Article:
Reporting of performance is at the heart of Responsible Care®.
Responsible Care® Key Performance Indicators (KPIs) are essential metrics used to measure and assess chemical companies’ improved performance in health and safety, environment, use of resources, and transport.
Although the initiative is voluntary and data is somewhat fragmented, open reporting enables companies and associations to promote best practices and therewith help each other drive continuous improvements across the industry.
The latest data set shows the improvements made up until 2015. Results from the last 10 years show improvements in safety and an overall reduction of the industry’s environmental footprint.
Health and Safety at Work
The safety of workers is an utmost priority for the chemical industry and the only acceptable target is zero. It is why safety is the number one concern ahead of all else.
Lost Time Injury Frequency Rate (LTIR)
For companies, safety in general - and safety of workers in particular - comes first. There is no sustainable business without safe operations. To better embed safety practices in company culture, monitoring and reporting of a new, harmonized Process Safety KPI began worldwide in early 2017.
Environment - Air
Emissions of greenhouse gases (GHG) (CO2-eq.)
Carbon dioxide, nitrous oxide and hydrofluorocarbons are the three major gases emitted by chemical plants with Global Warming Potential (GWP), as listed in the Kyoto Protocol. CO2, which is primarily released from the burning of fossil fuels as energy sources, is by far the most important greenhouse gas by quantity.
Sulphur dioxide (SO2)
Sulfur dioxide (SO2) is a major atmospheric pollutant responsible for acidification. Main emitters are combustion plants and refineries.
Nitrogen oxides (NOx)
Nitrogen oxides (NOx) are responsible for atmosphere acidification and have the potential to contribute to photochemical ozone creation that may cause respiratory problems in people living in highly urbanized areas as well as ecological damage to nature.
Emissions of Non-Methane Volatile Organic Compounds
Non-Methane Volatile Organic Compounds (NMVOC) can contribute to photochemical ozone creation that may cause respiratory problems in people living in highly urbanized areas as well as causing ecological damage to nature.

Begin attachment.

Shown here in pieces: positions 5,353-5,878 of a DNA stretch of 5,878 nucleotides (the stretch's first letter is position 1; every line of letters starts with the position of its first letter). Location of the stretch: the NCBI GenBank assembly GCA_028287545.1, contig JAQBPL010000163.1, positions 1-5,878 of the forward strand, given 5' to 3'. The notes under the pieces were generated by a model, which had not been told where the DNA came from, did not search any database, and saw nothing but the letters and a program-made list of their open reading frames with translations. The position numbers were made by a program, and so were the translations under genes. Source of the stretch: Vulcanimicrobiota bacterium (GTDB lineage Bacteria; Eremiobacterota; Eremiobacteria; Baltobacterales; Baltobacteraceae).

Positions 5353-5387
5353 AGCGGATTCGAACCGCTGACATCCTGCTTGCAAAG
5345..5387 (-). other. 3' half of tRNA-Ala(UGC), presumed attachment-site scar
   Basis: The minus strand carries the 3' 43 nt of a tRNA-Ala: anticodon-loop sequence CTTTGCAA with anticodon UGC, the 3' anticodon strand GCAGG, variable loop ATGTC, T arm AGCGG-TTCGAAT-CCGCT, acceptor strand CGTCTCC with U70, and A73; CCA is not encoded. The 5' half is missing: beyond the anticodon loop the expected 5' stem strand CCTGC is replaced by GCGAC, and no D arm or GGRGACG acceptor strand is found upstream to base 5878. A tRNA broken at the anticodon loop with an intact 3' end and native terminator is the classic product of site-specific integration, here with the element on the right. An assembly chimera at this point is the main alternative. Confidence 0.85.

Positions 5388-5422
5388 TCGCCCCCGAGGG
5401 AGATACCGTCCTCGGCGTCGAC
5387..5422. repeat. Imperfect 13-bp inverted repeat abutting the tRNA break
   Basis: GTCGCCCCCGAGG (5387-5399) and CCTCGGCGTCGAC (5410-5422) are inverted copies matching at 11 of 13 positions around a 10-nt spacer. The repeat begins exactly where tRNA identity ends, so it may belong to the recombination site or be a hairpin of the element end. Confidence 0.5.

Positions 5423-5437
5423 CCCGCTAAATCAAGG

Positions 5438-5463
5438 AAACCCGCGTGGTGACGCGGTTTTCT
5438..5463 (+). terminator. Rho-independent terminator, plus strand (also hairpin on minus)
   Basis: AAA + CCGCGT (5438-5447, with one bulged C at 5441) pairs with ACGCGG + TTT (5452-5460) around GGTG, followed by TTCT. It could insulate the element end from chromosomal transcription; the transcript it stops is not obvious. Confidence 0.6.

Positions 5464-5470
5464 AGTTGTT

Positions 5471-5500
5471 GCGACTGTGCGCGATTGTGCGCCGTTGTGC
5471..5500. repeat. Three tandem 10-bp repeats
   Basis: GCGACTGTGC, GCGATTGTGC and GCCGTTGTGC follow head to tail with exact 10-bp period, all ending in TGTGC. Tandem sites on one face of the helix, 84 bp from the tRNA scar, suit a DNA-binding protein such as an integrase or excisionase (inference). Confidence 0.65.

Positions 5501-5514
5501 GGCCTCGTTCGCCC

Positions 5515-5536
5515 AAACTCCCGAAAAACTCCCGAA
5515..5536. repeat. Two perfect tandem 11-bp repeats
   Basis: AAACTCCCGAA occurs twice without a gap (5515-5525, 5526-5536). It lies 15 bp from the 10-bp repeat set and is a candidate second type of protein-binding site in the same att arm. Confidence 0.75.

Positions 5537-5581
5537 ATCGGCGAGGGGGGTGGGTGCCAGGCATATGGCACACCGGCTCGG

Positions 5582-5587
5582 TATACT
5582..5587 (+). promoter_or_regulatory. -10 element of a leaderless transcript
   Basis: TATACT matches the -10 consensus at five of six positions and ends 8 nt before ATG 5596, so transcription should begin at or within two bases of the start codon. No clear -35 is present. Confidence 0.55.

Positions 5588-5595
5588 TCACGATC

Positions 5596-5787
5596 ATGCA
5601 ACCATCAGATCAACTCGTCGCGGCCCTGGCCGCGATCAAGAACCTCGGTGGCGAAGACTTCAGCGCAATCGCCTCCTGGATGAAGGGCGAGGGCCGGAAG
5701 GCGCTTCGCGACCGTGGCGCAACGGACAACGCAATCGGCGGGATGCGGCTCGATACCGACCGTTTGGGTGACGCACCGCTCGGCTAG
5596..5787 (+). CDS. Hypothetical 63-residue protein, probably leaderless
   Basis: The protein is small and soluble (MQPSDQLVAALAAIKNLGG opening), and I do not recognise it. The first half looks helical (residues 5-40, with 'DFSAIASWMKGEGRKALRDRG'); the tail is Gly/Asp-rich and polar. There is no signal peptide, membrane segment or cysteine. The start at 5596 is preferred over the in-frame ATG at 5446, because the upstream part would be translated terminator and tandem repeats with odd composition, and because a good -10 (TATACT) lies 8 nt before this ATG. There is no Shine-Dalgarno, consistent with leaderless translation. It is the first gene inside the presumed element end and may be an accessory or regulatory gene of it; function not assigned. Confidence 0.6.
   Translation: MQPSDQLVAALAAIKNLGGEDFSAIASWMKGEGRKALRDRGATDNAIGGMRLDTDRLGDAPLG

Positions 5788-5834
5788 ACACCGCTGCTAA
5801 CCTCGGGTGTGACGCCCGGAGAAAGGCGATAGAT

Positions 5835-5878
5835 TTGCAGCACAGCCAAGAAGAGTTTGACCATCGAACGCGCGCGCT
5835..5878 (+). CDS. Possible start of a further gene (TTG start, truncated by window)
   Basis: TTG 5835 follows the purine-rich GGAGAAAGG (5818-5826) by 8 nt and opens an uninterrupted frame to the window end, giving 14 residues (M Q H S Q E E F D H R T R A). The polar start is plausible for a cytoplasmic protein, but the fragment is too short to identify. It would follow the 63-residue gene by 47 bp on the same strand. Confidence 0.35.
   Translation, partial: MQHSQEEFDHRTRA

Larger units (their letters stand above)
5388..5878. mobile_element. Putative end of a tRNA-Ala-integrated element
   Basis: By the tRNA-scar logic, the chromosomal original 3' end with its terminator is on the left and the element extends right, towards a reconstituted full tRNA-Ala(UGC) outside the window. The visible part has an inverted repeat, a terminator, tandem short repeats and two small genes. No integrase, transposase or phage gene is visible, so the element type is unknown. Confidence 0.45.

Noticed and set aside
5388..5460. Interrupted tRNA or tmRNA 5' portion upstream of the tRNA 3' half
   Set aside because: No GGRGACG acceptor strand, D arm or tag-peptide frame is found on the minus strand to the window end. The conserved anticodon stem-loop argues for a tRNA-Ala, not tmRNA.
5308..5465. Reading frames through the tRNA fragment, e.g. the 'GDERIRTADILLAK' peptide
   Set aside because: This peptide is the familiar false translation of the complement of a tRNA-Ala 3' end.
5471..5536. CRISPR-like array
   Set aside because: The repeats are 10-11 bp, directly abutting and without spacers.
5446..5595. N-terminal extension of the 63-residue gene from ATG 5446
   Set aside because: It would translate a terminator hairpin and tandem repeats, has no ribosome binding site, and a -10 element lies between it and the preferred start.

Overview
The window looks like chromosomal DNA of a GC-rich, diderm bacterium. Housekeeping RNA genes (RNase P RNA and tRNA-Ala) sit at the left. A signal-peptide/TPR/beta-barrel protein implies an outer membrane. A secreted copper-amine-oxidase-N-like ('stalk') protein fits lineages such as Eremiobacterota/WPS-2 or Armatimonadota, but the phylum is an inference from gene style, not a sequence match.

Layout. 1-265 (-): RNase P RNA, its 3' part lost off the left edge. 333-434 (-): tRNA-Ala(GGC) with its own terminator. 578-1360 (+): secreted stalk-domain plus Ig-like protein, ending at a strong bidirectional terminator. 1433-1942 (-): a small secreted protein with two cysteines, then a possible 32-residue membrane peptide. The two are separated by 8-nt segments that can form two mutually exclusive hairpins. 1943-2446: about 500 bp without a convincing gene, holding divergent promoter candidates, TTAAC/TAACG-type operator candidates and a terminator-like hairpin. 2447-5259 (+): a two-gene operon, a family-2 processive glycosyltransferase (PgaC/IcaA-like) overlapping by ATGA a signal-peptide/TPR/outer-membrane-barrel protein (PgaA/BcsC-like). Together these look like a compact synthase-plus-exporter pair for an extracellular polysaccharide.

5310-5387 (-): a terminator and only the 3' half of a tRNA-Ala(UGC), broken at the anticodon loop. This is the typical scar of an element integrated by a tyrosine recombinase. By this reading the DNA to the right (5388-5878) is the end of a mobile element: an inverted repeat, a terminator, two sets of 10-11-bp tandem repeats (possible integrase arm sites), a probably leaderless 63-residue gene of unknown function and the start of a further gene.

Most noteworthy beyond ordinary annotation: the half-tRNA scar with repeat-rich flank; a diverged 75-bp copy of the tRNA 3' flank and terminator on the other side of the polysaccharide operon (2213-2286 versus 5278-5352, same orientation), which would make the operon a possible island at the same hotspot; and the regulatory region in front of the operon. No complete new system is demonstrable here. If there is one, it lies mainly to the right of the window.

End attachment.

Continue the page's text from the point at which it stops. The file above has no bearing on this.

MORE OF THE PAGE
Environment / Water
Nitrogen and phosphorus
Nutrient pollution of water is widespread. It is also costly and can result in challenging environmental and human health problems as well as impacting the economy. It is caused by excess nitrogen and phosphorus in water.
Nitrogen and phosphorus are nutrients that are natural parts of aquatic ecosystems. They support the growth of algae and aquatic plants, which provide food and habitat for fish, shellfish and smaller organisms that live in water. However, when too much nitrogen and phosphorus enter the environment - usually from a wide range of human activities - the water can become polluted. Too much nitrogen and phosphorus in the water causes algae to grow faster than ecosystems can handle.
Significant increases in algae harm water quality, food resources and habitats, and decrease the oxygen that fish and other aquatic life need to survive. Large growths of algae are called algal blooms and can severely reduce or eliminate oxygen in the water, leading to illnesses in fish and the death of large numbers of fish. Some algal blooms are harmful to humans because they produce elevated toxins and bacterial growth that can make people sick if they come into contact with polluted water, consume tainted fish or shellfish, or drink contaminated water.
Chemical Oxygen Demand (COD)
Oxygen is necessary for life under water. Companies measure the Chemical Oxygen Demand (COD) of the water they return to the environment. COD is an indirect indication of the amount of organic compounds in water. The lower the COD, the more beneficial it is for the environment.
Nitrogen : change in the index of nitrogen present in the water returned to the environment (2005 - 2015)
Over the past ten years, companies have reduced the quantity of nitrogen by 40%.
Phosphorus : change in the index of phosphorus present in the water returned to the environment (2005-2015)
Over the past ten years, companies have reduced the quantity of phosphorus in the water by 60%.
Chemical Oxygen Demand: change in the index of the Chemical Oxygen Demand in the water returned to the environment.
Over the past ten years, companies have reduced the COD by more than half. The steep-reductions up to 2010 have now levelled off.